About Man’s Creation – How He Was Made

In the first chapter we saw that there was nothing, and then the inorganic came into existence: “In the beginning God created the heaven and the earth.”

The next step in creation was the organic, that is, the creation of life. We saw that in verse 21 where it says that God created great whales and then all animal life.

He created animal life, but apparently the plant life had not been destroyed, and at the time of the re–creation, the seed was already in the earth.

I would not want to be dogmatic, but this would seem to be the implication here. God has told us very little in this regard. Then man is the next step in the creation.

There is actually no natural transition, and evolution cannot bridge the gap that brings us to the appearance of Homo sapiens on the earth.

The earth, therefore, was prepared for the coming of man.

Genesis 2:7-15 KJV

[7] And the LORD God formed man of the dust of the ground, and breathed into his nostrils the breath of life; and man became a living soul.

[8] And the LORD God planted a garden eastward in Eden; and there he put the man whom he had formed.

[9] And out of the ground made the LORD God to grow every tree that is pleasant to the sight, and good for food; the tree of life also in the midst of the garden, and the tree of knowledge of good and evil.

[10] And a river went out of Eden to water the garden; and from thence it was parted, and became into four heads.

[11] The name of the first is Pison: that is it which compasseth the whole land of Havilah, where there is gold;

[12] And the gold of that land is good: there is bdellium and the onyx stone.

[13] And the name of the second river is Gihon: the same is it that compasseth the whole land of Ethiopia.

[14] And the name of the third river is Hiddekel: that is it which goeth toward the east of Assyria. And the fourth river is Euphrates.

[15] And the LORD God took the man, and put him into the garden of Eden to dress it and to keep it.

Genesis 2:7

And the LORD God formed man of the dust of the ground. And breathed into his nostrils the breath of life. And man became a living soul.


  • This scripture proclaims the physical body made of clay.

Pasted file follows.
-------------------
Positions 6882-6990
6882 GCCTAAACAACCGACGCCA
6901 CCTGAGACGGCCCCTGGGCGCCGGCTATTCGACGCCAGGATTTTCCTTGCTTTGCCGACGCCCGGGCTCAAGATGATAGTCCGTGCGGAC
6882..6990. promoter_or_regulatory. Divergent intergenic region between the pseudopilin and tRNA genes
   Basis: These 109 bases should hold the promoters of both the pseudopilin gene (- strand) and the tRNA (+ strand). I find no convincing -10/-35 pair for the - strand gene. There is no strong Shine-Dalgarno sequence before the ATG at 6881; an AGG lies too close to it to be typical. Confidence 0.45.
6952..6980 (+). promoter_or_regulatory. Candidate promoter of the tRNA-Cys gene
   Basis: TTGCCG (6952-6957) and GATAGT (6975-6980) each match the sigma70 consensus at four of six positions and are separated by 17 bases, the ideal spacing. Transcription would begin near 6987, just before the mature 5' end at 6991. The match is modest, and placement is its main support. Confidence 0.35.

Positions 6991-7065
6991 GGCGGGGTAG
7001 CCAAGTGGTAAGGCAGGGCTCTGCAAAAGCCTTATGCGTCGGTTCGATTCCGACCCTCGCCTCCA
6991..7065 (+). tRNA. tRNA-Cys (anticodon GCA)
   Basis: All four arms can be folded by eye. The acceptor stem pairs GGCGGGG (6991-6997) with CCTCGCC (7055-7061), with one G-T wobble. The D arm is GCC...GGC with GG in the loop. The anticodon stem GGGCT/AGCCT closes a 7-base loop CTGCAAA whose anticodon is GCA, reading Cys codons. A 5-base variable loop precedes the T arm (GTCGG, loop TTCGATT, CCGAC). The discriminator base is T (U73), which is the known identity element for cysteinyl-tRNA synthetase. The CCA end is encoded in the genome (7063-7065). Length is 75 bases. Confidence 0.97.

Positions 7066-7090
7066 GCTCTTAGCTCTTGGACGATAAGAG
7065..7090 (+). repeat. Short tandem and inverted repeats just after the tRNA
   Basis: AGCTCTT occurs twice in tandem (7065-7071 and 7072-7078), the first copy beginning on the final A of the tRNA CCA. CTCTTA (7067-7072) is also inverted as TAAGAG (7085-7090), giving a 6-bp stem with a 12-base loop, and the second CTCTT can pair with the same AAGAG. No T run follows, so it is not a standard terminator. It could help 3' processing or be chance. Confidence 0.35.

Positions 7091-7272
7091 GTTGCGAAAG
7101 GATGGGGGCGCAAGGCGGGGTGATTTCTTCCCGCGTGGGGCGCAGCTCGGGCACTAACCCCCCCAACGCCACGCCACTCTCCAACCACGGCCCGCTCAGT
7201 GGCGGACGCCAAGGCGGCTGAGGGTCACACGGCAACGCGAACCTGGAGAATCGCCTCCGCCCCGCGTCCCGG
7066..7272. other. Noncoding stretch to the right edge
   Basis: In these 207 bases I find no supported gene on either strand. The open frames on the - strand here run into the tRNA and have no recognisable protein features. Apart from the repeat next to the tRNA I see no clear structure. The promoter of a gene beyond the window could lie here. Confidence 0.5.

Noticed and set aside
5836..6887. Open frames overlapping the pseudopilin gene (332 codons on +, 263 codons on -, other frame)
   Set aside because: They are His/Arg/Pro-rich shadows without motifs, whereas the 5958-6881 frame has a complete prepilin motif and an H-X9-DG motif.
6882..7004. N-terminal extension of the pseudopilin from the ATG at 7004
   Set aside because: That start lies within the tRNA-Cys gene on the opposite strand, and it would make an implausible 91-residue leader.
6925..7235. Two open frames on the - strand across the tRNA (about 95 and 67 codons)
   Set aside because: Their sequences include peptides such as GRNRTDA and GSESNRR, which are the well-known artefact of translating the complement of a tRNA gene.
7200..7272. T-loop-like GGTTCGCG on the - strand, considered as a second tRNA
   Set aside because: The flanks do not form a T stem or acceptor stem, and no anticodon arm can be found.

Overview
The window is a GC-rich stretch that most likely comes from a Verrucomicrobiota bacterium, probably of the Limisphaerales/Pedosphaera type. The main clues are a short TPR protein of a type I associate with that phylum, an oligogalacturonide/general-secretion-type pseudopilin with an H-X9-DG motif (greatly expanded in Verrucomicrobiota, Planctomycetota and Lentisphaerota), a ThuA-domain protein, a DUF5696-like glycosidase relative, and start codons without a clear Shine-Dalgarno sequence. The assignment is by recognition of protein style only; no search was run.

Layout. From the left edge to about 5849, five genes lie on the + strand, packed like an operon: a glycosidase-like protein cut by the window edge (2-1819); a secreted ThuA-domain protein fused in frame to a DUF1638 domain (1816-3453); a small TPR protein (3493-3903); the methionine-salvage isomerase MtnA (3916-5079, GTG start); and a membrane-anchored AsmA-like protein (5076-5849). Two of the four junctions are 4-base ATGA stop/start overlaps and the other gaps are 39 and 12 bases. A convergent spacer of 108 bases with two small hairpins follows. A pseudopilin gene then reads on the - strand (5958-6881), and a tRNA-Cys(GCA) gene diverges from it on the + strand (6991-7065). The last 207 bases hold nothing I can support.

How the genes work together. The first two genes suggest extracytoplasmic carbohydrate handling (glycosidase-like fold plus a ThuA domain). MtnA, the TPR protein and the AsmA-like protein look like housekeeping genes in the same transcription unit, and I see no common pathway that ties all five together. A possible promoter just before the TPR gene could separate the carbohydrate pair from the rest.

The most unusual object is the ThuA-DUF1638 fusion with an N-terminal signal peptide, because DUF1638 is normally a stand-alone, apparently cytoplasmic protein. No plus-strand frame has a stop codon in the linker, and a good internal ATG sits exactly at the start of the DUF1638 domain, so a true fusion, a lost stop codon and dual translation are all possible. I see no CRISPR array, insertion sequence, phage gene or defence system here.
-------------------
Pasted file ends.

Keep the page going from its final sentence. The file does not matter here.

• The “breath of life,” which comes from God, pertains to the soul and spirit of man; this was done with the first man, Adam, God breathing the soul and the spirit into man, and thereafter it comes automatically at conception.
  • Man is a soul, has a spirit, both which reside in the physical body; the soul addresses the body; the spirit addresses God; the physical body addresses the world.
  • Perhaps the water mixed with dust provides clay the Lord God uses to create man (compare Job 10: 9; 33: 6; Isaiah 45: 9; Romans 9: 21).
  • The sound of the Hebrew word for man, which is Adam (Genesis 2: 19), resembles closely the word for ground.
  • Thus the lofty image of being created in God’s likeness (1: 26) is now tempered with the reality of what constitutes the human body, its humble origin.
  • “The first man is of the earth, earthy” (1 Corinthians 15: 47).
  • Some have proposed that for God to breathe the breath of life into the man is to place a tiny portion of God’s very own essence into a human.
  • This is wrong.
  • When 2 Peter 1:4 speaks of being “partakers of the divine nature,” the meaning is that we share in those attributes of God that He grants us as His image bearers (example: 1 Peter 1: 15, 16).
  • No part of our essence as humans is uncreated.
  • On first reading, this phrase may lead one to believe that it is at this point that the first human receives that element of his nature that sets him apart from the animals: the soul.
  • But the original language behind the translation became a living soul is identical in the descriptions of other creatures in Genesis 1: 20, 24, 30; 2: 19).
  • We are indeed a combination of physical and spiritual (Matthew 10: 28), but that fact cannot be established from this verse.
  • Here the sacred writer supplies a few more particulars about the first pair.
  • formed — had Formed Man Out Of The Dust Of The Ground Science has proved that the substance of his flesh, sinews, and bones, consists of the very same elements as the soil which forms the crust of the earth and the limestone that lies embedded in its bowels.
  • But from that mean material what an admirable structure has been reared in the human body (Psalm 139:14).
  • The breath of life — literally, of lives, not only animal but spiritual life.